The Gnome would like to start by thanking new sponsor Chrysler for the use of an old-fashioned-y PT Cruiser, which allowed your normally sluggish reporter speedy access to Seattle's nightclubs and/or hot-spots all week long. Probably a bad move, though, to start at Graceland on Thursday, where the little-known Tsar and the unpopular Gas Giants (a spin-off of the once-popular Gin Blossoms) were scheduled to play. The Gassy Giants didn't show and the lineup got jiggled around so that Tsar wouldn't take the stage till like four in the morning. Still, the Gnome managed to stay long enough to watch locals the Fakes finish off a set that might've sounded better in a garage. They closed with a cover of "Rebel Yell" that started as a funny joke, but, five-plus minutes later, grew tedious. Hint: Billy Idol songs are not to be jammed out ࠬa Neil Young! On that note, it was off to the Showbox for a selection of local bands on the small stage. Unfortunately, Skyward's set was already over when your diminutive correspondent arrived; Joe S. and friends played a terse five-song sampler, then split. Soon, a few guys started assembling keyboards, synthesizers, claviers, harpsichords, grand pianos, and Hammond organs—OK, it was actually a Fender Rhodes and another keyboard—and the Gnome heard an in-the-know scenester describe the forthcoming act as a cross between Hall&Oates and the Black Crowes. Yikes! Before the valet could bring the Chrysler PT Cruiser back around, the band launched into their first song and it wasn't too shabby. The four fellas in Firebrat don't look or sound like anyone else in these parts, but their twinkling pop melodies and earnest vocals are at least as good as anything Satchel pumped out. Last up was a solid performance by Ruston Mire, freshly scaled down to a four-piece following the departure of guitarist Mike Katell.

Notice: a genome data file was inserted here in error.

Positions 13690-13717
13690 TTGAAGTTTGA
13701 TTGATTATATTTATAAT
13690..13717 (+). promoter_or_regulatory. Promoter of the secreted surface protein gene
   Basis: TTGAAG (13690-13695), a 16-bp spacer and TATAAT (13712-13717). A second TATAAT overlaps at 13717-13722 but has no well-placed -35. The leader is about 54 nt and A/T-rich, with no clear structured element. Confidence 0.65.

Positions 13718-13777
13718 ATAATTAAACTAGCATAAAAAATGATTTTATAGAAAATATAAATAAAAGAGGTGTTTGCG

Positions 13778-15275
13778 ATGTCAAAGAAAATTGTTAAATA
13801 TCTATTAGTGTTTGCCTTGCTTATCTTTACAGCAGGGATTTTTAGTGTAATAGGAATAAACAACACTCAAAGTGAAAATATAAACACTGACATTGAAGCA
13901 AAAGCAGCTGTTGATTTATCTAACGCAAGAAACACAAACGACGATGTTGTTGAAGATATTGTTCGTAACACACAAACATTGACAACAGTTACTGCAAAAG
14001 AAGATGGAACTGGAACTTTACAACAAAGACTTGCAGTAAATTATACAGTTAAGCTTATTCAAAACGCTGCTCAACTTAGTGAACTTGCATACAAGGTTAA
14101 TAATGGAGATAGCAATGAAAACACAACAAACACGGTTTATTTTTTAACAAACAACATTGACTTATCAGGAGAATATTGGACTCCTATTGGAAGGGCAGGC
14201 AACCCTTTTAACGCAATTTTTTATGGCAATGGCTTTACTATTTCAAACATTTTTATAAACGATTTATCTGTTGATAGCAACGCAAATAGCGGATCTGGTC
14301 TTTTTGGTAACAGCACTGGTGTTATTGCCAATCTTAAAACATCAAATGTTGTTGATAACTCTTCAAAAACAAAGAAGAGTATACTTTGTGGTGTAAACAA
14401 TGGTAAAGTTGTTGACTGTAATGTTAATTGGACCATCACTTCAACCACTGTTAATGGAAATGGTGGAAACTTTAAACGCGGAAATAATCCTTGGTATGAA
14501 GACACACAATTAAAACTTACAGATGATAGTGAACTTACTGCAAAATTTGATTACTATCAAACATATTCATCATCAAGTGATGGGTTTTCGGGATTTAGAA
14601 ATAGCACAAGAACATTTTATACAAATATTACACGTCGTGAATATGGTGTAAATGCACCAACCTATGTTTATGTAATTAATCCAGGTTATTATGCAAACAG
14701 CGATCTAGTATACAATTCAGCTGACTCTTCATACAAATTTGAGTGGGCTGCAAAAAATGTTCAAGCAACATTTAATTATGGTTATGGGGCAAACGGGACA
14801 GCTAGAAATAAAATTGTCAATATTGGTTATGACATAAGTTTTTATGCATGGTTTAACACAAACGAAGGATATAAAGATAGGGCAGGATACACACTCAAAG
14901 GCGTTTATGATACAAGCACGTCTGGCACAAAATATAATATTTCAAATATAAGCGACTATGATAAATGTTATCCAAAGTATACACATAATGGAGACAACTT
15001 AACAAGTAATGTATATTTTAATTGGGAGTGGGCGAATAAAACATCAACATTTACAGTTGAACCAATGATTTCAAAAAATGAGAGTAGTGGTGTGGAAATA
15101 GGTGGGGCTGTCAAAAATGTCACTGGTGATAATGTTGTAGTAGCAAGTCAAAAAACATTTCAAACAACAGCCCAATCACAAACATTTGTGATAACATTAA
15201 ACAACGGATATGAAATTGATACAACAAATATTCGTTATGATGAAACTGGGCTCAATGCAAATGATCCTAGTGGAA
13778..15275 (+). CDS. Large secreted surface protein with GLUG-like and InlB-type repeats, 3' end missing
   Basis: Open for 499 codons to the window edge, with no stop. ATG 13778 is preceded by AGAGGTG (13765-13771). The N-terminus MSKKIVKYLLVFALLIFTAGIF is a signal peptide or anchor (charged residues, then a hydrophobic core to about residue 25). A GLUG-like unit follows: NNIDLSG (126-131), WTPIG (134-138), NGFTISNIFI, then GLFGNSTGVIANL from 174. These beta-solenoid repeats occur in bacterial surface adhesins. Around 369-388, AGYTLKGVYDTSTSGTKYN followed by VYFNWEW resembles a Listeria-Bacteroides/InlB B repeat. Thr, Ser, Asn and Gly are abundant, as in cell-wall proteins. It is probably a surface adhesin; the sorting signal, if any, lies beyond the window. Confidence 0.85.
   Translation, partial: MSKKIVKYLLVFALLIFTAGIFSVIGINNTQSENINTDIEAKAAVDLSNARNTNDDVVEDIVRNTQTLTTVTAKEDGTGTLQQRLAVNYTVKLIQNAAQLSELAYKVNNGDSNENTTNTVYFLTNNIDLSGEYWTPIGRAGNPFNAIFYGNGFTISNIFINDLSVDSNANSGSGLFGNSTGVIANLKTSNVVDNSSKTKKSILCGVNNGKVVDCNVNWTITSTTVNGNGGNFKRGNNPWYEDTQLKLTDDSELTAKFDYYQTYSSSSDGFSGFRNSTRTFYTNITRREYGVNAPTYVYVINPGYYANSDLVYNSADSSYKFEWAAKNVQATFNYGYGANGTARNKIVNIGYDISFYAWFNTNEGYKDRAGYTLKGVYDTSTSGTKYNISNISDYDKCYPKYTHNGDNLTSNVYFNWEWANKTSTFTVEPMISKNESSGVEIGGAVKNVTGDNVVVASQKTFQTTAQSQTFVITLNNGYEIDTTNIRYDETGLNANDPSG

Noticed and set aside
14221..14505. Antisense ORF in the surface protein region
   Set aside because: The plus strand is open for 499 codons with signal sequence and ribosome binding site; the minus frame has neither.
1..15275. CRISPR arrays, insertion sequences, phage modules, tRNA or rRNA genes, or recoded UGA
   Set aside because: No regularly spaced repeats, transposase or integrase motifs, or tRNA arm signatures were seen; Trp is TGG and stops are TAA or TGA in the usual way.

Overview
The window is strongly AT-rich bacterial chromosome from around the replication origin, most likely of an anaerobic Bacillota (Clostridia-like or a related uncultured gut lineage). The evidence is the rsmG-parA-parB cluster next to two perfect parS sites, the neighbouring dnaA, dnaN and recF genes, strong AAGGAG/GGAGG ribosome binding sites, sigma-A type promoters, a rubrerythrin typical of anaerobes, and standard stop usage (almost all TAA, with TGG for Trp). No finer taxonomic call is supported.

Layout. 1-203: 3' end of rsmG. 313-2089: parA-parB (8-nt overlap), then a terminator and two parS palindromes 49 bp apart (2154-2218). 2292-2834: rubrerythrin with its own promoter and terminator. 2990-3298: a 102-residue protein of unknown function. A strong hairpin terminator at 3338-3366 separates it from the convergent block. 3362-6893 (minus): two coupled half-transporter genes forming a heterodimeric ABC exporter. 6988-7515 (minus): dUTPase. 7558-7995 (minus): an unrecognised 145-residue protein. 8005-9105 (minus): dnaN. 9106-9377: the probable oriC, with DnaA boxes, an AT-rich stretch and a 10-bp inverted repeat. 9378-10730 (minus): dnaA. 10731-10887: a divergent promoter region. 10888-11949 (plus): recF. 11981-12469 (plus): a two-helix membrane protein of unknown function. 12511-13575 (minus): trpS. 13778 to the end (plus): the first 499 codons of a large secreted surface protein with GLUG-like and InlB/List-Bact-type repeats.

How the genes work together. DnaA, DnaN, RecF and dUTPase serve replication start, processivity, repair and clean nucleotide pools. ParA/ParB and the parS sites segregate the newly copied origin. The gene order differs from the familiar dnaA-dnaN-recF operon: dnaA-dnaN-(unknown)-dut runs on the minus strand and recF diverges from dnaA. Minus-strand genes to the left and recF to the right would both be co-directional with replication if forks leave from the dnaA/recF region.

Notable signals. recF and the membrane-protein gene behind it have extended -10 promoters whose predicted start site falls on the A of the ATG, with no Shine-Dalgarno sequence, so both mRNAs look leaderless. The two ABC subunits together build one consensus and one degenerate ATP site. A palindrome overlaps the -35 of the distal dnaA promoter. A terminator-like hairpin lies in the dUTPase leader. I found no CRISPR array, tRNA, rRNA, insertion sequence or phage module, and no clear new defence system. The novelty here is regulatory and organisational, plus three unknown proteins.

Funny, then, when Modest Mouse turned up at the Showbox Friday night with an extra guitarist, Robin Beringer, to help the boys through their two-night stand of sold-out shows. They didn't need much assistance though; the crowd patiently endured the woozy desert-rock of NoCal's Duster and the always-ramshackle Love as Laughter, then greeted the Mice with a heartwarming burst of energetic applause, bodysurfing, stage-diving, and unbridled perspiration. It reminded the Gnome of a time long, long ago—like, 1991! You betcha!
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